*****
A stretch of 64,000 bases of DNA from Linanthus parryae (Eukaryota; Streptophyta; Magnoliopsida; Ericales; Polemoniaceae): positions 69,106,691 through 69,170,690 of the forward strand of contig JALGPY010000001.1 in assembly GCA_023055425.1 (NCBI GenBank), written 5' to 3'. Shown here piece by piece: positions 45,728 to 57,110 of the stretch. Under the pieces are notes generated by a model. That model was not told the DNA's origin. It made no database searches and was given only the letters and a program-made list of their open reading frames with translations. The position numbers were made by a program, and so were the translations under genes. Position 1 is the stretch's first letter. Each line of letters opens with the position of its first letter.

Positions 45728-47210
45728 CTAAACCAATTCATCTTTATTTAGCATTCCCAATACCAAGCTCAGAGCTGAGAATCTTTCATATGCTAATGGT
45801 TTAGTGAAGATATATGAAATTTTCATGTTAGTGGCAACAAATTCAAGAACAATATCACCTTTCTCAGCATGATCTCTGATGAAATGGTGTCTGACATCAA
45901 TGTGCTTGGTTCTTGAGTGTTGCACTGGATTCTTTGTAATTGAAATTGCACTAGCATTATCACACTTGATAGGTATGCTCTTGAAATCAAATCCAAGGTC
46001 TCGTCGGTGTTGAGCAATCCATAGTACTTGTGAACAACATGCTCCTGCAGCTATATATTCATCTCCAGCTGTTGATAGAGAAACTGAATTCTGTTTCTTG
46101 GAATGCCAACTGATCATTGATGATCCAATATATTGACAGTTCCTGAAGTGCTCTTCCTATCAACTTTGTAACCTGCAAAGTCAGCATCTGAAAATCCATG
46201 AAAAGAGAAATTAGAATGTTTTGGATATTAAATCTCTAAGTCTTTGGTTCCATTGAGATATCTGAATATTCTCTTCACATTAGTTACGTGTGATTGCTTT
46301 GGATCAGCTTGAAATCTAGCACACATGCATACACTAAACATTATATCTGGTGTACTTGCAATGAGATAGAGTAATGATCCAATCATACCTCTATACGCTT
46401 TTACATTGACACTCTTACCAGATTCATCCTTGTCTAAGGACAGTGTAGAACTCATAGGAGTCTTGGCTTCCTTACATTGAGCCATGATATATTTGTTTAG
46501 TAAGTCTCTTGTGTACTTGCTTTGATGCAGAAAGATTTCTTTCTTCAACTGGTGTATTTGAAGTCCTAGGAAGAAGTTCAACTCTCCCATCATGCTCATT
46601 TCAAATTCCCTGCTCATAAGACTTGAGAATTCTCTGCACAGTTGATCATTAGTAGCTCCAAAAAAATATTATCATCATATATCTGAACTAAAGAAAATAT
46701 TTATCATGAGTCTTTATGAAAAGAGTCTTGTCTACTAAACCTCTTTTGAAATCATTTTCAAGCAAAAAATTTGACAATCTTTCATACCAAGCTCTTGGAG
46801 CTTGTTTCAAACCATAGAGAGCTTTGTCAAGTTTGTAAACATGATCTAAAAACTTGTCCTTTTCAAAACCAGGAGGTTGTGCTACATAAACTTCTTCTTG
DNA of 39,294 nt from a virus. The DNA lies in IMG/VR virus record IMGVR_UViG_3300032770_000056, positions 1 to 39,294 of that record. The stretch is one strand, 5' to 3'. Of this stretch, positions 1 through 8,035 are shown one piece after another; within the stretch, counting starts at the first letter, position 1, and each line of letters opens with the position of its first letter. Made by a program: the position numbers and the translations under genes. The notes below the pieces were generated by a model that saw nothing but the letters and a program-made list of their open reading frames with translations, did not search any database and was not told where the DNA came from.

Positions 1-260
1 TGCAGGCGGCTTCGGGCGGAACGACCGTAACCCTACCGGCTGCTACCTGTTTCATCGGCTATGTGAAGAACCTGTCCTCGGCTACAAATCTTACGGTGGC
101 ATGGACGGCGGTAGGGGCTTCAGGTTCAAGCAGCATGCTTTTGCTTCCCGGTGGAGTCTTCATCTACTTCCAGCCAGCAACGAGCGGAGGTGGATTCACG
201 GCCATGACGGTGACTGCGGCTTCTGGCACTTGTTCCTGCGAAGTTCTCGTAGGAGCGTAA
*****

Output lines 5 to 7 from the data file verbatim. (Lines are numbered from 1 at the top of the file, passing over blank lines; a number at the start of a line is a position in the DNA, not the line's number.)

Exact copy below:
45901 TGTGCTTGGTTCTTGAGTGTTGCACTGGATTCTTTGTAATTGAAATTGCACTAGCATTATCACACTTGATAGGTATGCTCTTGAAATCAAATCCAAGGTC
46001 TCGTCGGTGTTGAGCAATCCATAGTACTTGTGAACAACATGCTCCTGCAGCTATATATTCATCTCCAGCTGTTGATAGAGAAACTGAATTCTGTTTCTTG
46101 GAATGCCAACTGATCATTGATGATCCAATATATTGACAGTTCCTGAAGTGCTCTTCCTATCAACTTTGTAACCTGCAAAGTCAGCATCTGAAAATCCATG